• As long as conductors (maestros) get treated like gods from managements and as long they earn way to much money for what they are doing, nothing will change. There might be exeptions!
    Orchestras all over the world: UNITE
    Don’t let a single person decide what is right/wrong, good/bad
    Teach all the ”maestros” to treat musicians with respect!
    Let’s face it: Noone can hear the sound of conducting

    • Agree with your opening, that conductors are treated too much like demi-gods. But it’s not only the management and agent’s fault. Too many musicians do check their sense of responsibility at the stage door and actually enjoy submitting to a father figure on the podium. Life is easier that way. Always someone to blame, if things don’t work out ideally.

      Disagree with your last sentence. Conductors do make a difference to the sound of an orchestra. Their breathing, their ‘energy’, their posture, it all has an effect on the sensible musicians. That’s their direct or immediate effect. There is also the indirect one, what they achieve through rehearsing.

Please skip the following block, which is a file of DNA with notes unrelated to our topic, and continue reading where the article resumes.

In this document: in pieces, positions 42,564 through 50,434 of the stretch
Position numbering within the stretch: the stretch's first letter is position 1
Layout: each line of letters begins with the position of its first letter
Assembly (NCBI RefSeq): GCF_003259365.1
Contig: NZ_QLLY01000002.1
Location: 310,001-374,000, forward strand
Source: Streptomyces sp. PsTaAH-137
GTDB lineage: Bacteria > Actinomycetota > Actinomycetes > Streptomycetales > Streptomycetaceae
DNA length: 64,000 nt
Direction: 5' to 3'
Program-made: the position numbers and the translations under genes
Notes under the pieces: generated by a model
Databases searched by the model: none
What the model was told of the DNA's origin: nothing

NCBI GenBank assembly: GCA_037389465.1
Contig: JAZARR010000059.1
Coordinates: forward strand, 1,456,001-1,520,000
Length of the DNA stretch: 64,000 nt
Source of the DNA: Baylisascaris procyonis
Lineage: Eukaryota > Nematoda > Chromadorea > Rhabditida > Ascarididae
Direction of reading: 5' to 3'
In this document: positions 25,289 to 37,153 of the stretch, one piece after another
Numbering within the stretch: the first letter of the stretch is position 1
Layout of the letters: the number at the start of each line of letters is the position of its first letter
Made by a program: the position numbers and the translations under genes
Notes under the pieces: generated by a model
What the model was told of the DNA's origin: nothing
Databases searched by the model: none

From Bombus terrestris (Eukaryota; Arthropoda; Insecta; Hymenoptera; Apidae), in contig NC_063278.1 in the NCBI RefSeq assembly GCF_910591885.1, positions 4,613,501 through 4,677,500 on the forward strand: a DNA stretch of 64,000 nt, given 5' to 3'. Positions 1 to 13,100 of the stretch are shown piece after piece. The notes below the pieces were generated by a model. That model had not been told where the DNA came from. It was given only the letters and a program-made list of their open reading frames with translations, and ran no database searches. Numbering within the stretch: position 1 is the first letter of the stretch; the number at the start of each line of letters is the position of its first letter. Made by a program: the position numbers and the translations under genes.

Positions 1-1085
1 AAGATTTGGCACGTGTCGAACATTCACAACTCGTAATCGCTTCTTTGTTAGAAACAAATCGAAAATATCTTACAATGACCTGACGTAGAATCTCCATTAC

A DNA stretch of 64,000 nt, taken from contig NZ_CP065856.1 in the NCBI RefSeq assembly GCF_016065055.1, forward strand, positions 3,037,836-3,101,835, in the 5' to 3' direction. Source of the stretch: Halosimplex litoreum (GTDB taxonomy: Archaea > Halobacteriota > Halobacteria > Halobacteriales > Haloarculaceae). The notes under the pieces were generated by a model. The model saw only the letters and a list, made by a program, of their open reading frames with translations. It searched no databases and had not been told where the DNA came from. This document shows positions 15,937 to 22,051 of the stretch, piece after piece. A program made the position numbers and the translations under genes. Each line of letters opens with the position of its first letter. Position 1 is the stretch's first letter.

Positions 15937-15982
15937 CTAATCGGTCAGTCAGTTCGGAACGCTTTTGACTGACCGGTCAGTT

Also an orchestra only functions with a certain hierarchy. There must be someone to decide, have the final say. Otherwise it gets very inefficient.

      Even the conductorless chamber ensembles have hierarchy.

    • Nonsense. An orchestral performance is the result of the conductor’s work, he/she has to get all the different players with their different instruments together to get the score sounding. An orchestra without a conductor isn’t an orchestra. The full responsibility of how an orchestra sounds, is in the hands of the conductor.

    • Orchestra musician: And how many years have you played in an orchestra?
      …You know, without “odious past authorities” like Toscanini, Stokowski, Reiner, Koussevitzky, Rodzinski, Szell, Klemperer, Beecham, Karajan, Celibidache, Böhm, Leinsdorf, Solti, Mravinsky and a very long etcetera, there would not have been anything close to the degree of excellence and prestige you might enjoy today and take for granted.